Online tools can help PCPs aid patients traveling abroad
Despite the fact that more than 1 billion people travel internationally, few American adults are up-to-date on their recommended vaccinations.
According to the Centers for Disease Control and Prevention (CDC), adult vaccination rates remain low. In 2013, pneumococcal vaccination coverage was just 21.2% for adults aged 19 to 64; tetanus vaccinations were 62.9% in adults aged 19 to 49, 64% in adults aged 50 to 64, and 56.4% in adults over age 64; full Tdap coverage was 17.2%; hepatitis A coverage was 9% for adults overall; hepatitis B was 25%; and herpes zoster coverage to prevent shingles was 24.2%. Additionally, HPV coverage was 36.9% in women aged 19 to 26.
In a new report in the Journal of the American Medical Association, public health experts recommend travelers visit their physician four weeks to six weeks before planned international travel to make sure they have up-to-date vaccinations. Routine vaccinations like those listed above should certainly be up-to-date, but other vaccinations than might not normally be needed in the United States might be added depending on the individual’s travel plans.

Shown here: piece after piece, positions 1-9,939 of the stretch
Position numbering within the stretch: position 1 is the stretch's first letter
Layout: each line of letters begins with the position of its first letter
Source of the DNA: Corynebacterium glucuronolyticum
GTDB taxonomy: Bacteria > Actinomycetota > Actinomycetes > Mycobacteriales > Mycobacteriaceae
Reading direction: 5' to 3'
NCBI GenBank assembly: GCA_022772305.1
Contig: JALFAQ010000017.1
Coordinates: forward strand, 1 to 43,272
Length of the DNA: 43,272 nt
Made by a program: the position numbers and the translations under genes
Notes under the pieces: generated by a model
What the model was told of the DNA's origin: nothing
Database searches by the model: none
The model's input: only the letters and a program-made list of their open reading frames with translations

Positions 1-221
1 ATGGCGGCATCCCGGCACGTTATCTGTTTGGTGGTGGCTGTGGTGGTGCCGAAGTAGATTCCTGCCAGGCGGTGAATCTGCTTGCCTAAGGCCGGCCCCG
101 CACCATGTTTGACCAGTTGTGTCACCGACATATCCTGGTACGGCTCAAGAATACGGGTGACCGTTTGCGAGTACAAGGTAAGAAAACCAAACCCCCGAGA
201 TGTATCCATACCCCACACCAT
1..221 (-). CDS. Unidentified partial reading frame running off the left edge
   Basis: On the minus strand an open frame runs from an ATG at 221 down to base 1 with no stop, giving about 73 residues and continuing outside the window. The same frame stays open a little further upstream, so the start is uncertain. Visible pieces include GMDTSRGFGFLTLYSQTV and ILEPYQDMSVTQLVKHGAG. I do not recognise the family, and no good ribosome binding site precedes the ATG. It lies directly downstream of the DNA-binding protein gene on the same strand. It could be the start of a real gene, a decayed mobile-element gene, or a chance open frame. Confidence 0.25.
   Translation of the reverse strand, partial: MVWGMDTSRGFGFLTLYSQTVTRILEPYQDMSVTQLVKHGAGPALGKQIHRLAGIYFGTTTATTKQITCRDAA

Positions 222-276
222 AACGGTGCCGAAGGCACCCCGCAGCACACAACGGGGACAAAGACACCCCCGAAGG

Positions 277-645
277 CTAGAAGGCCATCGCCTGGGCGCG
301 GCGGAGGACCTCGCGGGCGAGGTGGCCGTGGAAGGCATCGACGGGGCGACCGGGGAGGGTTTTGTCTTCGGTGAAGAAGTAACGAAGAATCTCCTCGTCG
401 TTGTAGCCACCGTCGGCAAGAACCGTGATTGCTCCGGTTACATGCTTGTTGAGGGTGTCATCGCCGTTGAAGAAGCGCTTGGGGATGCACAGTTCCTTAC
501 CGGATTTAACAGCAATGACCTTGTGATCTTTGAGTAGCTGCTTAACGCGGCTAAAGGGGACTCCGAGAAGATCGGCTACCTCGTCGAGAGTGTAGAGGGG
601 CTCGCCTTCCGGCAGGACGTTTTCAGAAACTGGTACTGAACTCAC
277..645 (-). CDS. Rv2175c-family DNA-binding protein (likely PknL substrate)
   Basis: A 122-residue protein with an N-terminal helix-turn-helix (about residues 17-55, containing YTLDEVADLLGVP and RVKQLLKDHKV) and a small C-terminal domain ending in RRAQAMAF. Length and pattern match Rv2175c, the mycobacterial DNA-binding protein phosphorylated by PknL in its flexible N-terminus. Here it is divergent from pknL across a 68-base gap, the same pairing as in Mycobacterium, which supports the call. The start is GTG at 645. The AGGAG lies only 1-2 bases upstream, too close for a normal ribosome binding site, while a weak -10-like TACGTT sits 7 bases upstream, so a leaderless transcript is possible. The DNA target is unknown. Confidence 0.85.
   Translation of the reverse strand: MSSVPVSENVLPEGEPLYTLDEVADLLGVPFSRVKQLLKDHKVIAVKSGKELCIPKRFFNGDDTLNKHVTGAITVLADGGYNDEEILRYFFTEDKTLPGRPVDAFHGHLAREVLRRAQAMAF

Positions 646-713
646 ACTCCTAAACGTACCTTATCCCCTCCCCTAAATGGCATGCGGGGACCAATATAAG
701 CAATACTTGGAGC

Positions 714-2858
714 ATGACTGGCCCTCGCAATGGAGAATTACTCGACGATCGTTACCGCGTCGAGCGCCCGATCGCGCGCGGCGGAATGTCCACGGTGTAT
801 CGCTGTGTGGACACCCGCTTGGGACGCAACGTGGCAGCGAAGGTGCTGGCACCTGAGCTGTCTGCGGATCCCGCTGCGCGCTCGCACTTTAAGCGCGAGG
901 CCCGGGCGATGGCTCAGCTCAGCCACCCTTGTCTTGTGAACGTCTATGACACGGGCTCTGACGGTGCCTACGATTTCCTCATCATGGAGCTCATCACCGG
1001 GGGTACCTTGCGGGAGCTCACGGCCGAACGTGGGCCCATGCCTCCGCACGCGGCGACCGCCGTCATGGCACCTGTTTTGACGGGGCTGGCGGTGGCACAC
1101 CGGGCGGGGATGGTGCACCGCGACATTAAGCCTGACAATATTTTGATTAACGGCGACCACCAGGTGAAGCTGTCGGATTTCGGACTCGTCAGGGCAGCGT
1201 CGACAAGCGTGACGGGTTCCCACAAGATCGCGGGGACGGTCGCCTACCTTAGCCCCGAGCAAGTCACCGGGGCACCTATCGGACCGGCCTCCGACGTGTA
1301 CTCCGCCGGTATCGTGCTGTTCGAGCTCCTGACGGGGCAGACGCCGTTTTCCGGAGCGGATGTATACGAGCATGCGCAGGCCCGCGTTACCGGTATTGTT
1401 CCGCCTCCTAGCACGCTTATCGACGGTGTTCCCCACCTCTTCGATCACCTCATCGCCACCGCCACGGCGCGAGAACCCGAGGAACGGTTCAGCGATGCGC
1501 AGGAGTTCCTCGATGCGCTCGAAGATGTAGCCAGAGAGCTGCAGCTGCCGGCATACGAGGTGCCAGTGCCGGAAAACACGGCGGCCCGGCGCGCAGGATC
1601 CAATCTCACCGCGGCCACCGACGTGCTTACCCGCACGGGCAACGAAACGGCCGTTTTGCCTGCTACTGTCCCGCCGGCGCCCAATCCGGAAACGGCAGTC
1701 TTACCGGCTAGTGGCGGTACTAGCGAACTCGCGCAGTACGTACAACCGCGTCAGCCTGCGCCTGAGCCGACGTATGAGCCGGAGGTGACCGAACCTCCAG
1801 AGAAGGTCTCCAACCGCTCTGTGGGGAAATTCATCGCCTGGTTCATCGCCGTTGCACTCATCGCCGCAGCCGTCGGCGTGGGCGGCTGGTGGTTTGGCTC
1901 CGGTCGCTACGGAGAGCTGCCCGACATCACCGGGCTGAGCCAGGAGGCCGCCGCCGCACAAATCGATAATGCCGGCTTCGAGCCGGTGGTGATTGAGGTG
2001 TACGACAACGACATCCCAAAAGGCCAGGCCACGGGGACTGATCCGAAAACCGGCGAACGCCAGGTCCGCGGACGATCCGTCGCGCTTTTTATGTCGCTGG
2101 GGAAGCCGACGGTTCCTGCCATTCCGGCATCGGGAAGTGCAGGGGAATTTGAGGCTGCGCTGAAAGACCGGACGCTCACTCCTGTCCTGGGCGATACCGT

Physicians should be sure to question patients planning international travel about their destination, and review possible health and outbreak warnings for that area. For example, yellow fever is an acute haemorrhagic disease endemic in areas of Africa and Latin America that kills about half of the people it infects. Vaccination against yellow fever is highly effective and lasts for life, but must be given 10 to 30 days before travel.
The World Health Organization (WHO) maintains a database that can be searched by country that details the prevalence of vaccine-preventable conditions across the globe.